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I never knew how little control I could have over another human being until I had my children. Add in a public space, and that already low level of control seems to decrease, matched with a self-consciousness increase.
I come from a very large family — I have 21 first cousins. Most of whom lived in a 120 mile radius from me and my family when I was growing up, so we saw everyone a lot. Now if we start to count their spouses, and their children (the whole cousin-once-removed thing), I have 30 cousins in total.
On both sides of my family I am towards the oldest, meaning I have been a caregiver or babysitter to many, many little kids.
I also started babysitting in my neighborhood when I was quite young and continued babysitting through my college years.
Before I had kids, I attributed the fact that the kiddos usually behaved really well to me and my amazing babysitting skills.
Don’t hurt yourself laughing too hard.
Now as a mom, I know now what I did not know then — that parenting is complex, and amazing, and confusing, and relentless, and wonderful, and hard.
Parents are constantly trying to figure out how best to parent their child.
There are so many approaches to parenting, and each family is doing what feels right for them.
At home, maybe they feel they have this whole parenting thing down pat — props to you!!
But then, alas, we enter the public arena.
And it really can feel like an arena, or amphitheater, or coliseum, where everyone else is looking and listening in, judging your every move as a parent. It may be at the store, or post office, or even sometimes at places where you might expect a child to behave quite well, like storytime.
You feel some side-eye as your child begins a tantrum. Your brain goes a million miles a minute to assess how to handle the situation but while your outside seems calm, your inside is in a panic.
This tantrum can’t grow bigger!!
You attempt to speak softly, but when that fails, you do what I like to call the “whisper yell”.
The route the tantrum takes from here is all but unknown, as even the most consistent of child senses the stage lighting and growing audience.
So what do we do? I propose that we approach these public meltdowns from two sides.
One, from the side of the parent, and one from the side of the onlooker.
I’ll start with the onlooker first. Remember that this public parenting challenge is not unique to any of us.
We’ve all been there, so I charge you:
Mamas unite! Strength in numbers! I urge that when you are the lucky one NOT in the throws of your child’s tornado, BE A SUPPORT — NOT A JUDGE!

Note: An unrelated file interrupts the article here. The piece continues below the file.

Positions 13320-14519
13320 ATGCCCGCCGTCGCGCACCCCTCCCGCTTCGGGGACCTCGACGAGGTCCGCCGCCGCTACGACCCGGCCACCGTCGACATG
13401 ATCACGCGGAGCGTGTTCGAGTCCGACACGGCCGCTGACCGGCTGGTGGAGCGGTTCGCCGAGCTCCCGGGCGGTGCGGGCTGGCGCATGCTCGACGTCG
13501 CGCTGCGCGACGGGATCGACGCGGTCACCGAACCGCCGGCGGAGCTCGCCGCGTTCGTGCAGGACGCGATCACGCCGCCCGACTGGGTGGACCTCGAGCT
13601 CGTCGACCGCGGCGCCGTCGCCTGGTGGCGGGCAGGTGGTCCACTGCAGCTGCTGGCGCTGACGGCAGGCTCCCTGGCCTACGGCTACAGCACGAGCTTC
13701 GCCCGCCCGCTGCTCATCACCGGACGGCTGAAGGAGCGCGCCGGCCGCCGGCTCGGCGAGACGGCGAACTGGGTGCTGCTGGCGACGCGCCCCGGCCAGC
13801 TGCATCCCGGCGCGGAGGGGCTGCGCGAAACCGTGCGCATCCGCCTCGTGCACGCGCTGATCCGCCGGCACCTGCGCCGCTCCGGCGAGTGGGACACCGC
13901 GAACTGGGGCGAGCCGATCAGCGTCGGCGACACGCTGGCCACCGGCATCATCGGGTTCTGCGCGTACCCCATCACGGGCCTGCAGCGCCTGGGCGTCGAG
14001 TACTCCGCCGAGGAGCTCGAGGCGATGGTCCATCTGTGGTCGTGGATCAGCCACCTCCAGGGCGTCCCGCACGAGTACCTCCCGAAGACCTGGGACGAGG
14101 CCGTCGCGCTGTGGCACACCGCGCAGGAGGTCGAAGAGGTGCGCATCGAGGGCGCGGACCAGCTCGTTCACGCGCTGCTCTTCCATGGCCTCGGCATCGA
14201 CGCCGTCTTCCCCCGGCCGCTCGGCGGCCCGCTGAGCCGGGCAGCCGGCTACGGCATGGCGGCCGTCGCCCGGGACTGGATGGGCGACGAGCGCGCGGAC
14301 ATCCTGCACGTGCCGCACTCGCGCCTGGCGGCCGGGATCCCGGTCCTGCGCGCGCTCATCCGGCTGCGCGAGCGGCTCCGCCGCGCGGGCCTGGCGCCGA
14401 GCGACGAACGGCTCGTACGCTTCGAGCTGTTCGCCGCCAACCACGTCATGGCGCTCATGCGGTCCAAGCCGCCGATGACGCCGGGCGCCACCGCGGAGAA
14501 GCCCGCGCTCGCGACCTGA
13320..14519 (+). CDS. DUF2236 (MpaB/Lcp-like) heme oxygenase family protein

Give the parent a knowing smile. Offer a word of encouragement such as “you’re doing great, mama” or “One of those days, huh! I’ve been there too. You’ll make it through!”, or whatever feels to you like the right thing to say.
But please, please, don’t just stare, or make a face, or roll your eyes. That parent is doing the best they can.
And now from the side of the parent.
I repeat, remember that this public parenting challenge is not unique to you. Your child is not the first child to become visibly and audibly upset in public.
People may be watching, but their thoughts may actually be about wondering how they can help! (Especially if they’ve read this post!)
If you can remind yourself of that, it helps reduce the self-consciousness we feel, which also helps you keep your cool and handle the situation most effectively.
And how should we handle a public tantrum? There are many options, but I’ll share three that may help you:
- Take a moment to connect with your child.
Lower yourself to their level and repeat what they want and label their feelings. I mean it — repeat to them verbatim what they are wanting or what is happening. “You want me to buy you the ball and you’re sad that I am not” or “You want to put the credit card in the machine and you’re frustrated that it won’t go in” or “You are tired of waiting” or whatever the case may be.
This goes a long way in reducing a child’s tantrum because they feel heard and understood.
From there you can keep going with your outing as their big feelings start to lose their power, or you can continue the conversation.
With the ball example, I might say something like “It makes you sad and mad that I am not buying the ball. I am sorry that you are upset. But you know what?! I would love to play ball with you when we get home with the balls we have! Would you like that?”
- Do nothing!
This depends on your child of course, but we all know that attention spans can be short in children. What feels like a long tantrum to us may actually be only a few minutes.
Wait it out as you keep doing whatever it is you are out to do. Often the child will let out their big feelings, and then feel better, and move on.
When I do nothing, I just make sure that I am practicing deep breathing to help me tolerate the minutes-long meltdown.
- If it’s becoming too much, pack it in!
Sometimes we just are not in the mental space to handle a public outing with drama.
If the right thing for you is to try again another time, then that’s just fine!
Implement these tips and let me know if you found them helpful! Let me know how you handled a recent public outing or how you supported another mama in need!
Note: this post is handy for when you are already experiencing a public tantrum; keep your eyes open for an upcoming post about trying to avoid the tantrum in the first place!
You may also enjoy my post on stopping mom judging!
Christina is the writer behind the blog Real Life Mama. She is a mom two littles, a 4-year-old daughter and a 3-year-old son. Christina and her family live in San Diego, where she is a full-time mama, part-time mental health therapist (LPCC), and round-the-clock blogger, writer, and author. If she ever gets a moment to herself, she can be found singing at the top of her lungs, cooking, and crafting. Thanks for reading!